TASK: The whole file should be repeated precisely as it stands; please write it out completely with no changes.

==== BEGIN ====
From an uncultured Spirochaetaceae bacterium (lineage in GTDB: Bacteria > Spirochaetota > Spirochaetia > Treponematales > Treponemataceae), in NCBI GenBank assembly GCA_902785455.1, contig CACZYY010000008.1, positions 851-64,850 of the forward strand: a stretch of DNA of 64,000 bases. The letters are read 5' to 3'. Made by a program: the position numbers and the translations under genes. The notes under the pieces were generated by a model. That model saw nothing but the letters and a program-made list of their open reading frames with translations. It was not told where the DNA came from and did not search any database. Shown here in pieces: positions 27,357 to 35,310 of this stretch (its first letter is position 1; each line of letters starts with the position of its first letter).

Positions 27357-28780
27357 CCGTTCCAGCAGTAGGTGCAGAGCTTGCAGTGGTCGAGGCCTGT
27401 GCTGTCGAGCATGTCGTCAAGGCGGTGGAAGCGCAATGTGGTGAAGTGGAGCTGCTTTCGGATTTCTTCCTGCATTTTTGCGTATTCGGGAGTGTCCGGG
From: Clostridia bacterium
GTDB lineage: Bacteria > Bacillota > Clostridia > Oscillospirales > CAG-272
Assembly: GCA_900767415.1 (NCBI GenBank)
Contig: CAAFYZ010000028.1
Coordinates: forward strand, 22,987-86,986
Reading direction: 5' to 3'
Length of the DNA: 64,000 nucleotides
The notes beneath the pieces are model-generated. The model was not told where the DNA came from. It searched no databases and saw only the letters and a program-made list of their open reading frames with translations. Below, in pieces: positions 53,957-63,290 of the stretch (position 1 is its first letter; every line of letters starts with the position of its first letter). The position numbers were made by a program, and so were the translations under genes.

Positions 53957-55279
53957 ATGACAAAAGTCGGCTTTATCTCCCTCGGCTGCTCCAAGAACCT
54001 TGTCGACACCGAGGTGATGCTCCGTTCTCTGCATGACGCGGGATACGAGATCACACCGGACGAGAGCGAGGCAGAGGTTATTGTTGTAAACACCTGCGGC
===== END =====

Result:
From an uncultured Spirochaetaceae bacterium (lineage in GTDB: Bacteria > Spirochaetota > Spirochaetia > Treponematales > Treponemataceae), in NCBI GenBank assembly GCA_902785455.1, contig CACZYY010000008.1, positions 851-64,850 of the forward strand: a stretch of DNA of 64,000 bases. The letters are read 5' to 3'. Made by a program: the position numbers and the translations under genes. The notes under the pieces were generated by a model. That model saw nothing but the letters and a program-made list of their open reading frames with translations. It was not told where the DNA came from and did not search any database. Shown here in pieces: positions 27,357 to 35,310 of this stretch (its first letter is position 1; each line of letters starts with the position of its first letter).

Positions 27357-28780
27357 CCGTTCCAGCAGTAGGTGCAGAGCTTGCAGTGGTCGAGGCCTGT
27401 GCTGTCGAGCATGTCGTCAAGGCGGTGGAAGCGCAATGTGGTGAAGTGGAGCTGCTTTCGGATTTCTTCCTGCATTTTTGCGTATTCGGGAGTGTCCGGG
From: Clostridia bacterium
GTDB lineage: Bacteria > Bacillota > Clostridia > Oscillospirales > CAG-272
Assembly: GCA_900767415.1 (NCBI GenBank)
Contig: CAAFYZ010000028.1
Coordinates: forward strand, 22,987-86,986
Reading direction: 5' to 3'
Length of the DNA: 64,000 nucleotides
The notes beneath the pieces are model-generated. The model was not told where the DNA came from. It searched no databases and saw only the letters and a program-made list of their open reading frames with translations. Below, in pieces: positions 53,957-63,290 of the stretch (position 1 is its first letter; every line of letters starts with the position of its first letter). The position numbers were made by a program, and so were the translations under genes.

Positions 53957-55279
53957 ATGACAAAAGTCGGCTTTATCTCCCTCGGCTGCTCCAAGAACCT
54001 TGTCGACACCGAGGTGATGCTCCGTTCTCTGCATGACGCGGGATACGAGATCACACCGGACGAGAGCGAGGCAGAGGTTATTGTTGTAAACACCTGCGGC